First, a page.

Chase the Tiger (By Steve Statham / First Printing: October 2016) is the latest book featuring a bio-engineered hero-for-hire named Connor Rix. We enjoyed the first novel in the series (read our review here) and we’re happy to see the series continuing. This time Rix is hired by a couple of Animal Kids (young women who have been modified to look like jungle cats) to recover stolen black-market biotech.

Captain America has his shield, Thor has his hammer, and Katana has her Soultaker. According to author Stephen T. Brophy (The Villain’s Sidekick), every superhero has an iconic sigil that represents their mythic power. But what’s Luke Cage’s symbol of Justice? Is it his yellow shirt with the plunging neckline? Or perhaps his penchant for wearing awesome chains? Brophy has some ideas (here).

Episode 11 of “Throwing the Gun” is now available for your listening pleasure. The semi-regular podcast from the Pen and Cape Society features Drew Hayes (@DrewHayesNovels), Cheyanne Young (@NormalChey), Jim Zoetewey (@zoetewey), and C.B. Wright (@ubersoft) discussing the craft of superhero fiction. This time the gang talks about the benefits of writing an ongoing series. As always, highly recommended.

Without a doubt, Ahsoka Tano is our favorite “new” character in the Star Wars franchise. Star Wars Ahsoka (By E.K. Johnston / First Printing: October 2016 / ISBN: 9781484705667) takes place after the Clone Wars TV series and before Star Wars Rebels.

Behind the Mask (Edited by Tricia Reeks and Kyle Richardson / First Printing: May 2017 / ISBN: 9780996626262) is an upcoming anthology featuring a pretty good selection of authors (such as Lavie Tidhar, Cat Rambo, and Carrie Vaughn). Says Amazon: “Behind the Mask is an exciting collection of short stories about the everyday lives of superheroes — ranging from laugh-out-loud funny to deliciously dark.”

Interviews: Jill Thompson, creator of Wonder Woman: The True Amazon (here). Gene Luen Yang, author of New Super-Man (here).

Reviews: Not Your Sidekick by C.B. Lee (here). Dynama by Ruth Diaz (here). Jerusalem by Alan Moore (here). The Bug Boys by Stewart Hoffman (here). Electrigirl and the Deadly Swarm by Jo Cotterill and Cathy Brett (here). Wonder Woman at Super Hero High and Supergirl at Super Hero High by Lisa Yee (here).

For your reading pleasure: Super Hero High School Yearbook by Shea Fontana. The Princess in Black Takes a Vacation by Shannon Hale, Dean Hale, and LeUyen Pham. The Zodiac Legacy: Balance of Power by Stan Lee, Stuart Moore, and Andie Tong. Against the Odds by Amy Ignatow. Gotham: Dawn of Darkness by Jason Starr. The Last Pokémon Master by Carol Christo. Bullet Gal by Andrez Bergen. Peter Powers and His Not-So-Super Powers! By Kent Clark, Brandon T. Snider and Dave Bardin. Geekerella by Ashley Poston. The Spectacular Sisterhood of Superheroes by Hope Nicholson. The Vengeful Corpse by Russ Anderson, Jr. How to Be a Supervillain by Michael Fry. Time Leap by Preston Flint. The Stone of Azuria by Los Bros Howe. Believers by Michael Moran. Superhero University: Freshman Year by Brook Simon. Real Life Superheroes by Nadia Fezzani.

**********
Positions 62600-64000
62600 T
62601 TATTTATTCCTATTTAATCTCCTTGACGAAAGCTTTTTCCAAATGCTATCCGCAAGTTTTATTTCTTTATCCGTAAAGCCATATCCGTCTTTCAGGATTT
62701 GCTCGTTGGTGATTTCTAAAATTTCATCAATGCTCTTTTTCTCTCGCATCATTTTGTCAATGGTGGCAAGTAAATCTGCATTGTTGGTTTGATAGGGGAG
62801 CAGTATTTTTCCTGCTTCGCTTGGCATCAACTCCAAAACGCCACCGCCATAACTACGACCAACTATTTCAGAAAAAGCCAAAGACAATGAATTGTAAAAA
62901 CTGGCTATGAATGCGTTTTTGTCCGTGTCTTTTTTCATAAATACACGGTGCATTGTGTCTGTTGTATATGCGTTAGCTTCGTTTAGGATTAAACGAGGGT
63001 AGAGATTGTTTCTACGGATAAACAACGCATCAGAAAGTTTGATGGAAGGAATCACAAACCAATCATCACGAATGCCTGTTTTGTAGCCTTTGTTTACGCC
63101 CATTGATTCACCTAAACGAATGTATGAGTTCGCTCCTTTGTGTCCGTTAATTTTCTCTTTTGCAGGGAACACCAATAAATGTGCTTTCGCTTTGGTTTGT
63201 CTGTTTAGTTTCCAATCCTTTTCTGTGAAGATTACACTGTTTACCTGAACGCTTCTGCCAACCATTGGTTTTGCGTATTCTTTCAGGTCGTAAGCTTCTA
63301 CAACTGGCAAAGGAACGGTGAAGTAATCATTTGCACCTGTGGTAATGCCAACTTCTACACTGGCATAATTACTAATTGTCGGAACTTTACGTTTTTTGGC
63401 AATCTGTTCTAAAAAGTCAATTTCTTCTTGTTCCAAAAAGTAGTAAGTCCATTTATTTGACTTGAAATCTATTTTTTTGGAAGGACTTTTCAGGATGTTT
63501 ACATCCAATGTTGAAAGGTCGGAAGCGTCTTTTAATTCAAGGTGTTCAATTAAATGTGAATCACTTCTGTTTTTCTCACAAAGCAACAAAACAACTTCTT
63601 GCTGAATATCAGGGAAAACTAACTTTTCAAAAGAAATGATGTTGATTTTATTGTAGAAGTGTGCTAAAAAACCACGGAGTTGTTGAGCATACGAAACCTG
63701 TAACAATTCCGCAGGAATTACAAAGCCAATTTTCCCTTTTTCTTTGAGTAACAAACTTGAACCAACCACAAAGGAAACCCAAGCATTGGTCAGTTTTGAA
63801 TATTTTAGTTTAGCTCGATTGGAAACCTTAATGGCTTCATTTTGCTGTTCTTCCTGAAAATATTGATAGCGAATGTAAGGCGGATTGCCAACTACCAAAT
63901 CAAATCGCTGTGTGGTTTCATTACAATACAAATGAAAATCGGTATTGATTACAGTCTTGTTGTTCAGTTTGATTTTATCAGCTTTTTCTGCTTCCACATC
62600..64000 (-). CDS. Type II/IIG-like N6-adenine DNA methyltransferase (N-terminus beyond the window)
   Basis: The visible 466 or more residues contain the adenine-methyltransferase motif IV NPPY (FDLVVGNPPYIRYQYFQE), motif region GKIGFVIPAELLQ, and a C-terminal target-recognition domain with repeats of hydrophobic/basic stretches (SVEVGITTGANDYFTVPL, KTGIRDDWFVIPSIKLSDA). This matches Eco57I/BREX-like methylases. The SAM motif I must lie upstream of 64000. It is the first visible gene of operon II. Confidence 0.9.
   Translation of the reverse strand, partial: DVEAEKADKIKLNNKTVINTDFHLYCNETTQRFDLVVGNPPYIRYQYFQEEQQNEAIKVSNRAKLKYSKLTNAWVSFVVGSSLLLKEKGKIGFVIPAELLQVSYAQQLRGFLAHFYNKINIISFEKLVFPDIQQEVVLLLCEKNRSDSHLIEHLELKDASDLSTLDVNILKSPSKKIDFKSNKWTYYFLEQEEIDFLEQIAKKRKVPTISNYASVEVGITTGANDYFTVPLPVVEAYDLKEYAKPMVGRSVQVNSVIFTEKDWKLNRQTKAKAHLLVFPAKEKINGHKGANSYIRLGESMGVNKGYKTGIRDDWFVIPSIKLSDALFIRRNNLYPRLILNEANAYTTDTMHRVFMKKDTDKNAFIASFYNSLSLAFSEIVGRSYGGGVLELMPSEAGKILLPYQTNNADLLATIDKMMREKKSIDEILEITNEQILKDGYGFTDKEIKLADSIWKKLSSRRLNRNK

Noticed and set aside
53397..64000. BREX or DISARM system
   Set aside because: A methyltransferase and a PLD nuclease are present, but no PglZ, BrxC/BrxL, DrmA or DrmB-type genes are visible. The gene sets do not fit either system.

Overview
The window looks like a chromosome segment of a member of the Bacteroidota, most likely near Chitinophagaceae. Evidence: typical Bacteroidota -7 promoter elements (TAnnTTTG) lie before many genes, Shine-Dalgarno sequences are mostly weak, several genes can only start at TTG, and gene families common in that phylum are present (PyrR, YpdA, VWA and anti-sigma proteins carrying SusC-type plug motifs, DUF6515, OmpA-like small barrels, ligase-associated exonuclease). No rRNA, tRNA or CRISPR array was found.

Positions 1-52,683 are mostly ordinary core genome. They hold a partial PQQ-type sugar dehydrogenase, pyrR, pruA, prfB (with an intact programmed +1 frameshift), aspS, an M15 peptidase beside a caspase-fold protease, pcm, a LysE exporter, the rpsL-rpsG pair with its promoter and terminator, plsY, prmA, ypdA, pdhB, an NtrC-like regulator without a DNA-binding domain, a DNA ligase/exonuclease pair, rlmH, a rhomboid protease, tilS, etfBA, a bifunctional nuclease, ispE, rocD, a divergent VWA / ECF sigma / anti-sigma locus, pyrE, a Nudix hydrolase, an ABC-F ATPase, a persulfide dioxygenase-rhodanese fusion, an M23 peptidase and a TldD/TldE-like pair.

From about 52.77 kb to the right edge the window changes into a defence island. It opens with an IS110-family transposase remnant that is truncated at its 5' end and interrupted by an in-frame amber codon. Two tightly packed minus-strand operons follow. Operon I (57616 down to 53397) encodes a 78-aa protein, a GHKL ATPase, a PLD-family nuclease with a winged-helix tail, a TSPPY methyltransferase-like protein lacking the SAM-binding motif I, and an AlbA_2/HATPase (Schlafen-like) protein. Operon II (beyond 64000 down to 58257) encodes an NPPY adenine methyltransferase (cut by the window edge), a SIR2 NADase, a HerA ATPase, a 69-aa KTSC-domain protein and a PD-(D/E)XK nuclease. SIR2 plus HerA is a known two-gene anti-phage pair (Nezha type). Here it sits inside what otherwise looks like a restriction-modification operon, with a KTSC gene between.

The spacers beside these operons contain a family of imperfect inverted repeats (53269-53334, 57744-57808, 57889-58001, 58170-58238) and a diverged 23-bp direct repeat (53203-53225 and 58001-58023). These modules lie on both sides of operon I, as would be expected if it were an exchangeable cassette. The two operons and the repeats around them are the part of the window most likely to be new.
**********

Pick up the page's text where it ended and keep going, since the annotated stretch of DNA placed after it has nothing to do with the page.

Posted in Live! In the Link Age

The League of Incredible Nerds with Nearly Useless Powers

mightyoddsMost people would be thrilled to discover they had superpowers. Who wouldn’t want to be Barry Allen or Sue Richards? Being able to run fast and turn invisible would be extraordinary.

But not all superpowers were created equal. Just ask the kids in Amy Ignatow’s latest novel, The Mighty Odds. A boy named Nick discovered he could teleport. But he could only do it four inches to the left. Similarly, Farshad had super strength – but only in his thumbs. And poor Martina, all she could do was change the color of her eyeballs.

Of the bunch, Daniesha “Cookie” Parker had developed arguably the best superpower of all. She could read minds. Unfortunately she could only do it when people were thinking about how to get from one place to another.

It was all very disappointing. No one could breathe under water or shoot lightning bolts from their fingertips. Their superpowers had simply complicated their lives needlessly. “This isn’t extraordinary,” snapped Cookie. “This is a nightmare.”

But at least they had (somewhat) manageable aberrations. A substitute teacher at their middle school was recently cursed with the gift of spontaneous combustion. The poor guy couldn’t help himself. He was unintentionally blowing up cars and setting houses on fire. In the world of comic books and superhero prose fiction, fate had turned him into a reluctant supervillain.

And wherever there were supervillains, there were always going to be superheroes. Even if those superheroes possessed nearly useless powers. Said the author: “If there ever was a nerdy club that no one wanted to be a part of, it was this one.”